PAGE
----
The making of charcoal by heating wood with little or no oxygen.
|Historic area of significance||Traditionally big in the iron industries of the Weald, Forest of Dean and Lake District|
|Area currently practised||UK (now currently practised as part of woodland management)|
|Origin in the UK||Paleolithic|
|Minimum no. of craftspeople required|
|Current no. of trainees||11-20|
|Current no. of skilled craftspeople||201-500|
|Current total no. of craftspeople||201-500 (charcoal burners who make a living or a part living from converting British grown timber to charcoal using any method)|
Charcoal burning was traditionally big in the iron industries of the Weald, Forest of Dean, Lake District but is now practised widely as a part of woodland management.
Until well into the twentieth century, charcoal was made mainly using earth burns or earth clamps, but kilns and retorts were developed in the seventeenth century and have no taken over except for historical re-enactment. Recently a new generation of retorts have been favoured as being more efficient conversion of timber to charcoal than kilns (and masses better than clamps) and less polluting.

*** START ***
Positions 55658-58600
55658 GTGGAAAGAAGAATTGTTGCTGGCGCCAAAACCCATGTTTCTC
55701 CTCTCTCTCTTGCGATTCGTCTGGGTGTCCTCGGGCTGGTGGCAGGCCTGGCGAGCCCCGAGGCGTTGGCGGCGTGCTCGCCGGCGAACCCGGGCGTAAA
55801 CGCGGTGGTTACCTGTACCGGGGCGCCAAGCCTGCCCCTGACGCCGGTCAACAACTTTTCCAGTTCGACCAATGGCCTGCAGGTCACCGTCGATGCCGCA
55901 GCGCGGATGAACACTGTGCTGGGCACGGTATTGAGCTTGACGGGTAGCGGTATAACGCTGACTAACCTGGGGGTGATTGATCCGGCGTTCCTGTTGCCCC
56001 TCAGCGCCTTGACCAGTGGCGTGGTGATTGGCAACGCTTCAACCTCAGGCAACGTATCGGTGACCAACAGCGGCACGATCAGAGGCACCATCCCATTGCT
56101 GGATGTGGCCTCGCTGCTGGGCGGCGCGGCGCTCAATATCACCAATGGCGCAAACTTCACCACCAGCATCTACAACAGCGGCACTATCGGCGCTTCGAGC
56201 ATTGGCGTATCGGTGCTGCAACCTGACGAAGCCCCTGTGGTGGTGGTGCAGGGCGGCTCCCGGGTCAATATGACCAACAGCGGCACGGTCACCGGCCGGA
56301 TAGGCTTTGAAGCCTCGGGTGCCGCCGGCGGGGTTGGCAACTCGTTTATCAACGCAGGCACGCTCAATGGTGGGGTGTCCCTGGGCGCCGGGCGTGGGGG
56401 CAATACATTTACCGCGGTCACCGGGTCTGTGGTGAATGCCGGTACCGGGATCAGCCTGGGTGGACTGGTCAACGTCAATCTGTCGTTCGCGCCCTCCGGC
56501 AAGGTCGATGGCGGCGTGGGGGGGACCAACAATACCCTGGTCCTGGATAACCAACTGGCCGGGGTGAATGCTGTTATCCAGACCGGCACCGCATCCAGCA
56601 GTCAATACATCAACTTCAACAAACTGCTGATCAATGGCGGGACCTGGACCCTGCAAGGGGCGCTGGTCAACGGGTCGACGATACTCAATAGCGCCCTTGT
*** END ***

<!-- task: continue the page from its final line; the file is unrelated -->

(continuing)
Charcoal is made for a variety of purposes, including for drawing, tandoori ovens, animal feeds, filtration, and charcoal fines for biochar/soil improvement.
Wood is heated with restricted oxygen until it begins to pyrolyse or release volatile compounds these are either released into the air (clamps and kilns) or captured, burnt and the heat produced continues to convert timber to charcoal until most of the volatiles are removed. The wood is then allowed to cool and the charcoal bagged for sale.
Issues affecting the viability of the craft
- Market issues: Cheap imports of charcoal from unsustainable sources keeping prices down
Local coppice groups
Craftspeople currently known
Website of theNational Coppice Federation
Website of the Coppice Association North West
Oaks and Mills. (2010). Coppicing and Coppice Crafts – a comprehensive guide.